Petrine Papacy and Apostolic Succession

Hi folks.

In a number of the threads I’ve been posting in we have touched on Peter and his role in the foundation or governance of the Church. Whether you believe that Peter was the “rock” upon which the Church was found and the first Pope - Bishop of Rome, I think, is ultimately a matter of faith.

Faith aside, it might be worthwhile to explore the evidence. Some in this forum have claimed that there historical proof that the line of popes - apostolic succession extends right back to Peter. Personally, I don’t think so.

Would anyone care to review the facts or post the evidence?

I’d also be interested in exploring the case for Peter’s primacy in the New Testament.

Note: This is my first thread. Please don’t misunderstand me. Regardless of any doctrinal or historical disagreements I may have with you, I respect and appreciate the Roman Catholic Church. The whole world owes it a debt of gratitude.

Some non-Catholics will say anything in order to try and prove that St. Peter the first “Bishop of Rome” was never in Rome. By doing this they hope to discredit Peter as having the primacy, and thus by so doing they attempt to deny that he was the first Pope, and therefore the Catholic claim of Apostolic Succession would fall apart. By denying Apostolic Succession they would then try to show that the Catholic church is not the church which Jesus Christ founded. Interestingly, if they ever reached that point (which they never could), then it would be impossible for them to fill the void of which church Christ did found if it were not the Catholic church. So, they have presented a circular argument for themselves, an argument which has no beginning and no end.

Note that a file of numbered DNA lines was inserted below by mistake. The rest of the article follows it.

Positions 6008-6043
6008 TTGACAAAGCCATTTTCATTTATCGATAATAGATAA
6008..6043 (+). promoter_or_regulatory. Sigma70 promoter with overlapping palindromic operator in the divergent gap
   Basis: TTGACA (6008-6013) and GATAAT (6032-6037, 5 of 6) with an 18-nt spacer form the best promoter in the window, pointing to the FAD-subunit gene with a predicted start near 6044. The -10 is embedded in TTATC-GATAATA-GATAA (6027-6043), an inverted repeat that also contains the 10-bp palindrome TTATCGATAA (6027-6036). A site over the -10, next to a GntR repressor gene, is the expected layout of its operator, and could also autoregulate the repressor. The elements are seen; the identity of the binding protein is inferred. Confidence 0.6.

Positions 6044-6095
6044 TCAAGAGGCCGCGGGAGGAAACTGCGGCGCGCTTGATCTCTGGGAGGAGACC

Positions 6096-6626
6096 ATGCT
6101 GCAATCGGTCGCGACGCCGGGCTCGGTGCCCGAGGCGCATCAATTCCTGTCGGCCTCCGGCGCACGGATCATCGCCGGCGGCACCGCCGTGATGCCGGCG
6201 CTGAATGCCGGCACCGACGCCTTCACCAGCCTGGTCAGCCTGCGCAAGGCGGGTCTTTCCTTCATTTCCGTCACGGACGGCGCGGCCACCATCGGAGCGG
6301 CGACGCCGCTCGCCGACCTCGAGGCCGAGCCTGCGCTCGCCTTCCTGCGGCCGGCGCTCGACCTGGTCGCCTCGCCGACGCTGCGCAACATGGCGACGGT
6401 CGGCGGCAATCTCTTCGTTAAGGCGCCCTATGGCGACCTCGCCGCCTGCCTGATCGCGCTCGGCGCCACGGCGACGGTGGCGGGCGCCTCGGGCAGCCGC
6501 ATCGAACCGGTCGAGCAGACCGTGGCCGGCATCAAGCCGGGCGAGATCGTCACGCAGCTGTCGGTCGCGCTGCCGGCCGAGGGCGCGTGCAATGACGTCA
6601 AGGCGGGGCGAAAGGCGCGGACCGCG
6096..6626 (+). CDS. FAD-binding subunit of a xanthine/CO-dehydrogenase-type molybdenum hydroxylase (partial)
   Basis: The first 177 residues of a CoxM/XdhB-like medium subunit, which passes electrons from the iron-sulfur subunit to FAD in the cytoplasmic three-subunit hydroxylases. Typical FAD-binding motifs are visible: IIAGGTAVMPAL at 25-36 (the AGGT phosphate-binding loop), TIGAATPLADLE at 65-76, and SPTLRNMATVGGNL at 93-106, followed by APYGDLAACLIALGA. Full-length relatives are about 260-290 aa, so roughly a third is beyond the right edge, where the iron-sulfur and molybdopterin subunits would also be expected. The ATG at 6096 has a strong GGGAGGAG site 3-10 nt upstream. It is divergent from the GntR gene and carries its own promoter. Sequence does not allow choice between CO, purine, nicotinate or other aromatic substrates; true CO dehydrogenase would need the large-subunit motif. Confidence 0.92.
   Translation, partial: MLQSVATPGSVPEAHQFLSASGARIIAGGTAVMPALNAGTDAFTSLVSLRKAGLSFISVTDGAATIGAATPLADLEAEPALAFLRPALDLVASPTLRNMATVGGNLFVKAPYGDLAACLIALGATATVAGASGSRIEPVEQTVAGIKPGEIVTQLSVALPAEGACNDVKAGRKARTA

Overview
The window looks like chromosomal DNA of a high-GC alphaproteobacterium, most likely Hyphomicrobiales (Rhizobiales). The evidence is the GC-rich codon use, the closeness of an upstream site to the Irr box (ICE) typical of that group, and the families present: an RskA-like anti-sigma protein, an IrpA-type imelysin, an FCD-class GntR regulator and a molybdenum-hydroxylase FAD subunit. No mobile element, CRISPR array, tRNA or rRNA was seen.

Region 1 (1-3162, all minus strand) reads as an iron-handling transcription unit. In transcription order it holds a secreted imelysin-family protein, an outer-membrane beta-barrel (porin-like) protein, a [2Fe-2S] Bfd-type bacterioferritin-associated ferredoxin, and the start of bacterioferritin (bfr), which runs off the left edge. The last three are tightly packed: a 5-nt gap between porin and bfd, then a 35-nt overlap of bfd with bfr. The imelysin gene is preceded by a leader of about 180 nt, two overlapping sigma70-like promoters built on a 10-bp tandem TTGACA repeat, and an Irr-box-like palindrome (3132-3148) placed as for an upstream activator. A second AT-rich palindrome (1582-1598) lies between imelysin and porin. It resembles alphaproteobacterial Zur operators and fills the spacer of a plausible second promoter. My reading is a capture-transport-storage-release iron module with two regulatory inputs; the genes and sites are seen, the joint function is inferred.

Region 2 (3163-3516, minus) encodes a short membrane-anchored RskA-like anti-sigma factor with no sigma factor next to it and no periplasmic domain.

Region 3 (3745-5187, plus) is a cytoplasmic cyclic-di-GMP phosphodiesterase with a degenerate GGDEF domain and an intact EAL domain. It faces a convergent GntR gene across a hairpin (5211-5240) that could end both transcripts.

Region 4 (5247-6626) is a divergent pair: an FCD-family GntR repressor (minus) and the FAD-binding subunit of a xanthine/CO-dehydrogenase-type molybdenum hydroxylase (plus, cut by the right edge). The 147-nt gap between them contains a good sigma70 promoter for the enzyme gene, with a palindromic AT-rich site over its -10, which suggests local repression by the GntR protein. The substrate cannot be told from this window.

It is a futile attempt on their part, as they completely ignore an overwhelming deposit of genuine historical documents, and expect knowledgeable people to do the same.

Is this a rant?

You did not answer the question. :shrug:

What are you talking about? The OP tends to think Peter didn’t start Apostolic Succession and doesn’t believe he was ever in Rome. Call it a rant if you want, I gather you are not Catholic for that rude response. :mad:

If there is proof of what you claim - which is the topic of this thread - could you post it please.

I don’t believe that Peter was in Rome?

When did I come to that conclusion?

Well, it looks like a rant to me… :popcorn:

Catholics can be just as rude, or more, in posts…

I would post a list here but it is too long–265 names altogether, beginning with St. Peter and ending with Benedict VI. Here is a link to the list: Each and every one of these men served as the Bishop of Rome and history records an unbroken succession. What more evidence do you want? Seriously.

Let’s be serious - shall we?